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Introduction to Probability & Statistics Code 104 ريض

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  1. Introduction to Probability & Statistics Code 104 ريض CREDIT HOURS: 4 UNIT Lecture 3.0 hours/week Tutorial 1.0 hour/on every week This course introduces the students to the concept of probability and random variables Also deals with the conditional probability The course also looks into probability distribution of some discrete and continuous variables ..

  2. Learning Objectives: • Identify the role of probability in our life by learning the principal and rules of probability, conditional probability, independent events and Bayes Theorem. • Demonstrate understanding discrete and continuous probability distributions • References: • H.Hsu, 2nd Edition “Probability, Random Variables, Random Processes”, Schaum’s Outline Series, McGraw Hill, 2011 • Statistics and probability Dr Anies Ismaaeil Kinjo 2nd Edition King Saud University

  3. Starting From Week 2 Sunday [10:00 – 12:00]-[1-2] (9-04-1435 h) – LEC. 3[ H] Monday 1:00 – 2:00 (10-04-1435 h) – Tutorial 1 [H]

  4. 9/4/1435 h Sunday Lecture 1 Jan 2009

  5. Q:Define the following • Probability Probability refers to the study of randomness and uncertainty. • Random Variable numerical measurements or observations that have uncertain variability each time they are repeated are called random variables

  6. . • Distribution the term “distribution” refers to how probability is spread out. • Random Process any process whose possible results are known but actual results cannot be predicted with certainty in advance. • Experiment: process by which an observation or measurement is obtained (yield outcomes) Jan 2009

  7. . • Outcome : each possible result for a random process • Sample Space: Is the set of all possible outcomes of an experiment. denoted by S, • Event : Is any collection (subset) of outcomes contained in the sample space S. Jan 2009

  8. Types of eventsQ: Mention and define types of events? • simple An event is if it consists of exactly one outcome • Compound An event that consists of more than one outcome. • Null event: An event with no outcomes (= impossible event, empty set). Jan 2009

  9. 16/4/1435 h Sunday Lecture 2 Sample Space and Events Jan 2009

  10. Number of Elements in a Sample Space Number of elements in = number of elements inn a sample space a sample space in one experiment Where: n is a number of time the experiment is repeated Examples: • Toss a coin • Once = 21 =2 elements • Twice = 22 =4 elements Jan 2009

  11. . • Three times = 23 = 8 elements • Roll a fair die: • Once: = 61= 6 elements • Twice: = 62= 36 elements Jan 2009

  12. Sample Space and Events For Simple Events 1.Roll a die Once A six-sided die has this sample space Number of elements in the sample space = = 61= 6 elements • Sample space: S = {1, 2, 3, 4, 5, 6} • Simple events (or outcomes): E1= {1} , E2 = {2} , E3 = {3} E4 = {4} E5 = {5} E6 = {6}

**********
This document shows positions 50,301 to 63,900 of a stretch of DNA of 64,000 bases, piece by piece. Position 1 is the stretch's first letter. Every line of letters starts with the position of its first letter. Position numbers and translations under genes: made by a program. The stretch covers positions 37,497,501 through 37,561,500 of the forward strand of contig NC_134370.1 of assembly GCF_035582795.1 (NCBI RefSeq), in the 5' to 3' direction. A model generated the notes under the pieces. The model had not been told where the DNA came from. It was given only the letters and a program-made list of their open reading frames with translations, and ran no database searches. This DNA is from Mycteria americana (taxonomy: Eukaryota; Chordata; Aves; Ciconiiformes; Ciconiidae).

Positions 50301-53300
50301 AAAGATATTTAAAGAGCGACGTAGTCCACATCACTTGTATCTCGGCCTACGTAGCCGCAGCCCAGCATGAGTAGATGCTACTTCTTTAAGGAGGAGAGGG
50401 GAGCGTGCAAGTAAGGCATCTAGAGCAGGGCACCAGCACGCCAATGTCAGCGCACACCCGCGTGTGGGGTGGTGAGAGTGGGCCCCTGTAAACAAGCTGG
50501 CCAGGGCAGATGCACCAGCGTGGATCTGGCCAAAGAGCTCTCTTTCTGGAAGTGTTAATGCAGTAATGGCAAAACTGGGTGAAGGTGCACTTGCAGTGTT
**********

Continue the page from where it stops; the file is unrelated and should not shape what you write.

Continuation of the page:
13. Toss a coin once Q: Show the sample space • Sample space:Number of elements in the sample space = = 21 = 2 Where: H = Head T = Tail • Simple events (or outcomes): E1( Head) = {H} E2(Tail} = {T} Jan 2009

  14. 0 • Sample Space and Events For Compound Events • Roll a die Q: Observe these events A: odd numbers A = {1, 3, 5} B: observe an even number B= {2, 4, 6} C: observe a number greater than or equal to 4 C= {4, 5, 6} D: observe a number less than or equal to 4 D = {4, 3, 2,1} Jan 2009

  15. . • The roll of a Two dice Q: Show the sample space when two unbiased dice were rolled or (if one die is rolled twice) Number of elements in the sample space = = 62 = 36 elements

  16. . Jan 2009

  17. . Examples that shows compound events of rolling two dice: Q: show the event of Sum of 6 A: = { (1,5),(5,1),(2,4),(4,2),(3,3)} Q: show the event that shows similar faces B= {(1,1),(2,2),(3,3),(4,4),(5,5),(6,6,)} Jan 2009

  18. Toss a coin twice Q:Show the sample space?The number of elements in the sample space = 22 = 4 elements Show these events:A: Observe the number of heads A = { 0, 1, 2, }B : Having exactly two head B={(H,H)}C: Having at least one headC = {(H,H),(H,T),(T,H)} Jan 2009

  19. . D: Observe the number of tailsD = { 0, 1, 2, } E: Having exactly two tail E={(T,T)} F: Having at least one tail F = {(T,T),(H,T),(T,H)} • Toss a coin three timesQ: Show the sample space The number of elements in the sample space = 23 = 8 elements S={(H,H,H),(H,H,T),(H,T,H),(T,H,H),(H,T,T),(T,H,T),(T,T,H),(T,T,T)} Q: Observe the number of heads S = { 0, 1, 2,3 } Jan 2009

  20. . Q: Observe these events A: number of Tails A = { 0, 1, 2,3 } B: Having at least one head B={(T,H,T), (H,T,T),(T,T,H), (H,T,H),(T,H,H), (H,H,T),(H,H,H),} C: Show the sample space that represents the working state of a machine C = { working, fail } D: Show the sample space that represents the number of calls arriving at a telephone exchange during a specific time interval D = { 0, 1, …} Jan 2009

  21. Exercise 1 • Q:Define the following Probability Event Distribution • Mention and define types of events? • Toss a coin twice Q:Show the sample space? Show these events:A: Observe the number of headsB : Having exactly two head Jan 2009

  22. 1/5/1435 h Sunday Lecture 3 Jan 2009

  23. More Definitions • union Union of events A and B is the event consisting of all outcomes that are either in A or in B or in both events. denoted by A U B and read “A or B” • intersection intersection of A and B, is the event consisting of all outcomes that are in both A and B. denoted by A ∩ B and read “A and B”,